The album artwork and tracklisting for Bad Veins debut — coming out on Dangerbird Records nationally on July 21 — has been posted on the band's label's Web site. The self-titled record will get a local release party on July 24 on Fountain Square.

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by Amy Harris 10.13.2011
Posted In: Live Music, Interview at 12:19 PM | Permalink | Comments (0)
 
 
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Q&A with Five Finger Death Punch

Five Finger Death Punch has one of the biggest and most exciting shows you'll find in Metal music right now. The band just released its third studio album, American Capitalist, which features the popular single “Under and Over It” and the song “Back For More,” featured in the latest game in the Madden franchise. FFDP are about to go out on its headlining “Share the Welt” tour with All That Remains, Hatebreed and Rev Theory (the tour comes to Indianapolis' Murat Egyptian Room on Nov. 6). CityBeat recently spoke with lead guitarist Zoltan Bathory and band newcomer and bassist Chris Kael at X-Fest in Dayton, Ohio, about the new album and why the band’s music moves a more aggressive crowd.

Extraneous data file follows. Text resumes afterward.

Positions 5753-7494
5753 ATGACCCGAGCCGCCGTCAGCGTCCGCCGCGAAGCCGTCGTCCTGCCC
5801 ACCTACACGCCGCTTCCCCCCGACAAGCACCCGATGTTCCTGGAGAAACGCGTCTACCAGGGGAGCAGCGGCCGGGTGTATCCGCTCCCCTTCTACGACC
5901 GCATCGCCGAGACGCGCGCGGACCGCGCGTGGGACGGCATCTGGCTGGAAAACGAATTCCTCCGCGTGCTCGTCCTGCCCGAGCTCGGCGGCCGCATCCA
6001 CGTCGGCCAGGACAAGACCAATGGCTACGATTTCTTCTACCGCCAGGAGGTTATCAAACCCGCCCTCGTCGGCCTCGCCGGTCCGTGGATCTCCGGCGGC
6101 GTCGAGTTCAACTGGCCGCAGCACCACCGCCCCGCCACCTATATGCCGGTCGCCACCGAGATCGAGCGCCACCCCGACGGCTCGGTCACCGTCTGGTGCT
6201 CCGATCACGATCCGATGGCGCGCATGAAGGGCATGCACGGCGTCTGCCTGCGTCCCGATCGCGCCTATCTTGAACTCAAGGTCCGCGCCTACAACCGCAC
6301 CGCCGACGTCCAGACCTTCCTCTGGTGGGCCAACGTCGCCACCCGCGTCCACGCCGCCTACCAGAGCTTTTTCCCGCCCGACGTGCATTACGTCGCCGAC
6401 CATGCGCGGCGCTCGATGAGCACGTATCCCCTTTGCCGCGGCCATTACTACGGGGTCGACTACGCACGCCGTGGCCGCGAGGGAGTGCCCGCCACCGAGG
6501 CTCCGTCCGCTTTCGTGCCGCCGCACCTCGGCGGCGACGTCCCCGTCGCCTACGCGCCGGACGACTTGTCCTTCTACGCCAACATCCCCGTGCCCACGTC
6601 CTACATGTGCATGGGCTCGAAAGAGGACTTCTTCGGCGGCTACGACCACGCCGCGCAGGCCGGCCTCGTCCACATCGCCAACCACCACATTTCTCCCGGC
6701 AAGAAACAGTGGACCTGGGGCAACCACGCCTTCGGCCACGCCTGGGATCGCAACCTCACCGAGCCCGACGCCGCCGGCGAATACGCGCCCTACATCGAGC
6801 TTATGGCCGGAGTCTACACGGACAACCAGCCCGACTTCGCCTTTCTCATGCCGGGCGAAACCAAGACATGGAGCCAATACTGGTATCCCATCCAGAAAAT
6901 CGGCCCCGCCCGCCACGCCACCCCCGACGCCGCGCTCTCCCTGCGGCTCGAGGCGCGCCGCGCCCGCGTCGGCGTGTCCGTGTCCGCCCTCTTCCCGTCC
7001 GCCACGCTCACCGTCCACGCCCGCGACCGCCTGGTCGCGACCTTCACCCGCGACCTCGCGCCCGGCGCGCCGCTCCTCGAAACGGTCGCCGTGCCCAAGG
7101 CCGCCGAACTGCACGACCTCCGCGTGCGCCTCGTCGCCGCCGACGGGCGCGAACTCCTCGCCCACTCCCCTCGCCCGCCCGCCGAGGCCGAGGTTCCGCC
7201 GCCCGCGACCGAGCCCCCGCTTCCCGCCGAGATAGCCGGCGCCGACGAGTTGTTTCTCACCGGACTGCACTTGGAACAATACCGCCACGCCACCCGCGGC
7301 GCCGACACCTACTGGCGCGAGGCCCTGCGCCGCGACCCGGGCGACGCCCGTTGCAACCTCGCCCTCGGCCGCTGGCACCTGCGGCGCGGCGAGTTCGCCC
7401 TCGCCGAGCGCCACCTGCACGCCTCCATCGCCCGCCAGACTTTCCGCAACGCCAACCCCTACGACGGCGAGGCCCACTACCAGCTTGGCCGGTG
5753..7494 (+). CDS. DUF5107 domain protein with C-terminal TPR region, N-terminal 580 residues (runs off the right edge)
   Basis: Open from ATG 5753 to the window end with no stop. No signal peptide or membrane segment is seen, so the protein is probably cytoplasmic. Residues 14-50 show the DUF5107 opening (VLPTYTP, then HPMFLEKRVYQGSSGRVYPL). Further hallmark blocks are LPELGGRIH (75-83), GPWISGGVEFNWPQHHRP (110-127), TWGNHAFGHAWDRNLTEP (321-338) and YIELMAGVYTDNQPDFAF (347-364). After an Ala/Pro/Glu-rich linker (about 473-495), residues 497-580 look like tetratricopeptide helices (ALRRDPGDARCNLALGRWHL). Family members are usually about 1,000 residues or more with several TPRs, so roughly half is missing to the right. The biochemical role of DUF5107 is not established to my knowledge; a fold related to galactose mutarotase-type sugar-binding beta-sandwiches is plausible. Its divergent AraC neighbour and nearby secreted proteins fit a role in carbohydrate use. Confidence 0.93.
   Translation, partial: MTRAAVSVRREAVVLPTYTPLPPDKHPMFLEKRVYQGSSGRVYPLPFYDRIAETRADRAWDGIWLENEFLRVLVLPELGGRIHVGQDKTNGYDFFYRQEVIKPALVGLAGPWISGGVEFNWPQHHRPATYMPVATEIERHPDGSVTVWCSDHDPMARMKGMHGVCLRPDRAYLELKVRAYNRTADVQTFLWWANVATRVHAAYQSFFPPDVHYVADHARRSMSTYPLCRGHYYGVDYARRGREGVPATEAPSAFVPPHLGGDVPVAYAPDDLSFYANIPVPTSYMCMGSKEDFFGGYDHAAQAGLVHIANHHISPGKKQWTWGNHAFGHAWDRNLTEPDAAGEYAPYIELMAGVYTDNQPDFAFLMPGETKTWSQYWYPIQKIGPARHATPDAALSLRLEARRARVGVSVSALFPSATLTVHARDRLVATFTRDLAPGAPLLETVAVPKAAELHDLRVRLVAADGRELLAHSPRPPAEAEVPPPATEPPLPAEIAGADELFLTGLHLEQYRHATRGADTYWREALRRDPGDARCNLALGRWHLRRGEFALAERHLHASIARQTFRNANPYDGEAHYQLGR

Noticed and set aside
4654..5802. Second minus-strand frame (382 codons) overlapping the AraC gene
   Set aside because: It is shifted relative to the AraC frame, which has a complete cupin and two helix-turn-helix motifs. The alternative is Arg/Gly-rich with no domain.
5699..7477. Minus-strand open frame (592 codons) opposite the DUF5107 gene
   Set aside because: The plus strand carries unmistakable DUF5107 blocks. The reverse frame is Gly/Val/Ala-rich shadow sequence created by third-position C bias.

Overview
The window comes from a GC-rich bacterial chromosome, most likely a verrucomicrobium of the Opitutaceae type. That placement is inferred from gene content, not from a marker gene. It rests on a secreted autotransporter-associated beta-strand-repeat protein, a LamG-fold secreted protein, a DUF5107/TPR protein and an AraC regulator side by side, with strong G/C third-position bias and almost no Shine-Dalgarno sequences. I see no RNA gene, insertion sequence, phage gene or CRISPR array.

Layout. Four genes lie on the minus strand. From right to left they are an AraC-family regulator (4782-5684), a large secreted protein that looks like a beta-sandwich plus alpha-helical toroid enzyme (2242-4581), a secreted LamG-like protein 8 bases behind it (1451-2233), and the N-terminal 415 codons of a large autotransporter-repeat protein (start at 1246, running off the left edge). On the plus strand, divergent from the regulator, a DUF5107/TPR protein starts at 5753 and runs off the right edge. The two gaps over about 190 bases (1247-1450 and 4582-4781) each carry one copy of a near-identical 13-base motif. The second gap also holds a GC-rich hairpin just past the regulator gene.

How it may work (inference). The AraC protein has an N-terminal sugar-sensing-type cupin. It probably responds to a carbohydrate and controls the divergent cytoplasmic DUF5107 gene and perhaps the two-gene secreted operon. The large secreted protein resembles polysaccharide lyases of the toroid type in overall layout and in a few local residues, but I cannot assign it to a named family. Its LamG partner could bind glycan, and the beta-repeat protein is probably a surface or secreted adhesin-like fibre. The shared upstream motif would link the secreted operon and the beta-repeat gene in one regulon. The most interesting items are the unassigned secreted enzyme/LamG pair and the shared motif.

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by Mike Breen 12.03.2012
Posted In: Music History, Music News at 11:08 AM | Permalink | Comments (0)
 
 
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Watch: The Shanks' Song/Video About Local Concert Tragedy

Canadian duo's "Feel the Holes" written about Dec. 3, 1979 concert that left 11 dead

On this date in 1979, 11 music fans died when trying to see The Who perform at Riverfront Coliseum. Check out this video for "Feel The Holes" about the tragic event, by Toronto Hard Rock duo The Shanks.

The video was made in Cincinnati and directed by David Markey. The Shanks (who released the Feel the Holes EP just a couple of weeks ago on German label Broken Silence) work with local music promotions org The Counter Rhythm Group and are set to appear in Cincinnati on Saturday, Dec. 15, at Northside's Comet as part of the free release party concert in honor of a new "split LP" release (on area label, Phratry Records) by local acts Knife the Symphony and Swear Jar.



R.I.P. Peter Bowes, Teva Ladd, David Heck, Connie Burns, James Warmoth, Bryan Wagner, Karen Morrison, Jacqueline Eckerle, Walter Adams, Jr., Stephen Preston and Phillip Snyder.